I managed actually to watch the Republican debate tonight. There were plenty of potentially vomit-inducing statements, but also enough fireworks to keep my attention. The first set had to do with Herman Cain's controversial tax plan, where he dismissed concerns about his nine percent national sales tax being piled on top of existing state sales taxes by saying that was "mixing apples and oranges". Mitt Romney got him, though, by responding that "you get a fruit basket, with both apples and oranges, and Nevada doesn't want them". Cain's argument that low- and middle-class people would pay less under his plan "just won't fly", as Rick Perry said.
The real problems Cain faces were illustrated in that discussion. His program is simple and largely understandable, which makes it a problem: Cain can either disguise its regressive nature (which he's trying to do), or he can acknowledge it. He's a Republican, he may as well as admit it, and it is eventually going to come out that he is a former member of the Federal Reserve Board (it doesn't seem to have come up yet), and thus a card-carrying member of the moneyed elite--the group that would benefit most from his program.
The fisticuffs were between Romney and Perry; they were not thrown, but I'd bet a closeup would show they both had their fists clenched. Romney got slammed as a hypocrite by Perry for having had illegals mowing his lawn; Perry got back a dig about how he was just getting testy because he had "a couple of bad debates". Perry's look in response to that was purely feral; Romney got frustrated with Perry's willingness to get in his face and interrupt him.
Actually, though, the glove that did touch Romney was Rick Santorum's, with his accusation that Romney has no credibility in his attacks on "Obamacare", having been a principal in the development and legislation of a healthcare coverage law in Massachusetts that closely paralleled the Affordable Care Act. It put Romney in a difficult position of having to defend the success and popularity of his Massachusetts law while condemning Obama's very similar one. It will come back.
I was impressed with how lame all of the answers were for several of the questions: on foreign aid, on what to do about the foreclosures in Nevada, about the Occupy Wall Street movement, about what any of them possibly have to offer for Latino voters. But that was to be expected, I guess.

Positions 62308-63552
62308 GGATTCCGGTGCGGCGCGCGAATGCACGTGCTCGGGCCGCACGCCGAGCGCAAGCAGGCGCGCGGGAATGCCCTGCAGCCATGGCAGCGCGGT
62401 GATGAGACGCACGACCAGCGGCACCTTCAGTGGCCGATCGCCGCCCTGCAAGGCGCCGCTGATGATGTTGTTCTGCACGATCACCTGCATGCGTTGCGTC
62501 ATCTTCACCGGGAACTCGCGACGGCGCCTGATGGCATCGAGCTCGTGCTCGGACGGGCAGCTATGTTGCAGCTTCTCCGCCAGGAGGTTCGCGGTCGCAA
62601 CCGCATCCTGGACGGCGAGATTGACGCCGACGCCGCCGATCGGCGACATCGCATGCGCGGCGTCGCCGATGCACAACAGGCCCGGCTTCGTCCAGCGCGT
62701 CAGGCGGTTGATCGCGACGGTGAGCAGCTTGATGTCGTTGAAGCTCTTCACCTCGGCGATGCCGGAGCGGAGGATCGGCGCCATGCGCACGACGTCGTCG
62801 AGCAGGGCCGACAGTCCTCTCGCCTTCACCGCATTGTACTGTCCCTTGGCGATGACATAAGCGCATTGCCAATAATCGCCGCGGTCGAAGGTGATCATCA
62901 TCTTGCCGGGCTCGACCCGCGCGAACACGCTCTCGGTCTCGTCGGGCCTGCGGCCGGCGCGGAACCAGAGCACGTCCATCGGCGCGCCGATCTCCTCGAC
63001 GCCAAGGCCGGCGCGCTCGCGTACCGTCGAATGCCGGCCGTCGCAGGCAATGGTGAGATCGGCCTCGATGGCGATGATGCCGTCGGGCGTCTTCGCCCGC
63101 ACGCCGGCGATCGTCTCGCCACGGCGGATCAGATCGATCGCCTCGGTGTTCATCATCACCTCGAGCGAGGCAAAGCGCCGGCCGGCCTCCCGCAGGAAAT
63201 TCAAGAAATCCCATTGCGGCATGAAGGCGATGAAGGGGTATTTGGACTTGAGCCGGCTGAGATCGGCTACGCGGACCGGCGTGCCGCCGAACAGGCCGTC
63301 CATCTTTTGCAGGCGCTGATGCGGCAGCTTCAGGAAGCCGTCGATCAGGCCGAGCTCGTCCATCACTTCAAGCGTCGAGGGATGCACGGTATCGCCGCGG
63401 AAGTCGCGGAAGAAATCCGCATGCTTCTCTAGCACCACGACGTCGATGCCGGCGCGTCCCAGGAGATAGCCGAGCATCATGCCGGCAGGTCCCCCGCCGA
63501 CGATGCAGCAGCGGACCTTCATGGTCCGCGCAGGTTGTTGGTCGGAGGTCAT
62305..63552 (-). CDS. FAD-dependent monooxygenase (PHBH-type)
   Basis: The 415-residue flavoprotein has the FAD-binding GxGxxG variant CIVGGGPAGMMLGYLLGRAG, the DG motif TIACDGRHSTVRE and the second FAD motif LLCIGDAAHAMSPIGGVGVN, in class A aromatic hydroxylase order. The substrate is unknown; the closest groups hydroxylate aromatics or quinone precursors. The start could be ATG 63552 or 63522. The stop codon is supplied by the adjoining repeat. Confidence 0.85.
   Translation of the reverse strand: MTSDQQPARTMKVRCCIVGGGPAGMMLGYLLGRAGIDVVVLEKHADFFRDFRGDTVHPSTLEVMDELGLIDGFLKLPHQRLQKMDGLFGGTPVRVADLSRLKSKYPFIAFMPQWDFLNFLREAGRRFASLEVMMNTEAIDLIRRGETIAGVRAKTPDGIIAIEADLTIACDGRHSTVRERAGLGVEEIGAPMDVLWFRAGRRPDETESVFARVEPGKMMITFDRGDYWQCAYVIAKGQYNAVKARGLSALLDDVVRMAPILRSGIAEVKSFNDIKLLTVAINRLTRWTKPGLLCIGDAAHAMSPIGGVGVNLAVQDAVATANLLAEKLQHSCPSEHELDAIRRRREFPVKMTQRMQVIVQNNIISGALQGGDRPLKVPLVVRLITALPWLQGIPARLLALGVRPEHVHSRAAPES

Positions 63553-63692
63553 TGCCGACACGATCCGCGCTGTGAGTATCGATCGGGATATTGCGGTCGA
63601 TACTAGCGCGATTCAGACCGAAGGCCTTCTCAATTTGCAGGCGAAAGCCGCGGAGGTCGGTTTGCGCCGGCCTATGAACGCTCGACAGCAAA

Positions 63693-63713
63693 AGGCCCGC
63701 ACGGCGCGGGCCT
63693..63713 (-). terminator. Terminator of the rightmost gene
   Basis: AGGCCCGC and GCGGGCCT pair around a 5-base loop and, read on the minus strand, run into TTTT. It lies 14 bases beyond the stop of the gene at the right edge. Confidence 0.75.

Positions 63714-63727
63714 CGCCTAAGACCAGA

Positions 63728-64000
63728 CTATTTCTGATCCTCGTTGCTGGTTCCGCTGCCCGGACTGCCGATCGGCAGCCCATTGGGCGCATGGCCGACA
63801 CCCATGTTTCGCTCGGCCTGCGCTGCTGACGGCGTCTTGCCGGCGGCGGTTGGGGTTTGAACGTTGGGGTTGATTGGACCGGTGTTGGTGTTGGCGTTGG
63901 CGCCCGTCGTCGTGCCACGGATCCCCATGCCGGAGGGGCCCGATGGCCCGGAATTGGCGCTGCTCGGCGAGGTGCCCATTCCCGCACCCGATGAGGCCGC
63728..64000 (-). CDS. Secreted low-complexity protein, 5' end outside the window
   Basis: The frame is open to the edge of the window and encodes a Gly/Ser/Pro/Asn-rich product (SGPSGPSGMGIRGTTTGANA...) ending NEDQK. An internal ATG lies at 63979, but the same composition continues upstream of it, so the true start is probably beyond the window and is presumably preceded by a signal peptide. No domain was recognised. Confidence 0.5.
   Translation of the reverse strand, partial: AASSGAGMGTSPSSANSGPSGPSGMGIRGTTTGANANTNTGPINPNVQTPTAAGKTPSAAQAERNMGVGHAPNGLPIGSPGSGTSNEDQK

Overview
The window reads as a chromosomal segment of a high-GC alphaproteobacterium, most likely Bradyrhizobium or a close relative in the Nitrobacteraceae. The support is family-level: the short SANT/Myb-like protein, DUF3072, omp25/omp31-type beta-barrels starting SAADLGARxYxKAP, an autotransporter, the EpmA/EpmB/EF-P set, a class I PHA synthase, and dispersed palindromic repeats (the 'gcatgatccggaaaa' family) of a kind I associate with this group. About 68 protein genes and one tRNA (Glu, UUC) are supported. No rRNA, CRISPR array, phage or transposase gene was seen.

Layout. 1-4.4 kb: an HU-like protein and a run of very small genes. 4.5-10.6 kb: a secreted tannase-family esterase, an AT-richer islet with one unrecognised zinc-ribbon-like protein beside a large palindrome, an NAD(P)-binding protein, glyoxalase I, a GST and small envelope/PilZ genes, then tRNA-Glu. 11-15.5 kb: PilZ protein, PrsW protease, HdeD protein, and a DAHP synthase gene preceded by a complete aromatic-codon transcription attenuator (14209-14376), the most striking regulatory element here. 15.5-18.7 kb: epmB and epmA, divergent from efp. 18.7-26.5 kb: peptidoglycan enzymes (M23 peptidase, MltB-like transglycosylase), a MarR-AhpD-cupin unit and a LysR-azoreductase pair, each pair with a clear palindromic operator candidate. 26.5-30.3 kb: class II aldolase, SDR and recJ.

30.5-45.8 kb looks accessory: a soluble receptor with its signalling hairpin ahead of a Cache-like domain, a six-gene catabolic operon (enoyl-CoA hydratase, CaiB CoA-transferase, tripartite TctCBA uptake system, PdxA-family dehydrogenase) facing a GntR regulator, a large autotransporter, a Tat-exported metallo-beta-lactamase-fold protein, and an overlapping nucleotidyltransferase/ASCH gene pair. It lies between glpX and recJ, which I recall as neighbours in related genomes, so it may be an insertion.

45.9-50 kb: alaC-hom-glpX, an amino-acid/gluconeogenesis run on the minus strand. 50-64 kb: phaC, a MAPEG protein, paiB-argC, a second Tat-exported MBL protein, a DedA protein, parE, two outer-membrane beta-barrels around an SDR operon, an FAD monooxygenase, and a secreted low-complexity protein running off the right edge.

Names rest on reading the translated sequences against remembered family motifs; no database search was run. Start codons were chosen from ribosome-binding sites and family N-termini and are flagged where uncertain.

So, especially for those who couldn't stomach it, I must answer the simple question: who won, and who lost? Bachmann, whose answers were largely irrelevant except for a couple of appeals to emotional, conservative women, and Santorum, except for his jab at Romney, were further marginalized. Ron Paul got some good points in, but he is clearly not mainstreaam Republican. Jon Huntsman definitely lost by not showing up; his absence was hardly noticed.
Newt Gingrich showed that he is the best debater, but that it won't matter in the nomination battle--he probably did well enough to keep him in the race until the balloting starts in January. Rick Perry gained by keeping himself in the ring; he didn't make any friends, but his money will buy continued viability. Cain did enough to stay in the top three, but I still see his position as a losing one. Romney came in the leader and left as the leader, but he failed to knock Perry out, and he will be bruised in a long battle with him (more than if Cain is the surviving leader of the anti-Romney forces).
The winner, because his most plausible opponent's long-term position got weaker, was Barack Obama. Except for Bachmann, most of them were too busy attacking each other to say anything intelligent about Obama's shortcomings, and there will be more of this to come.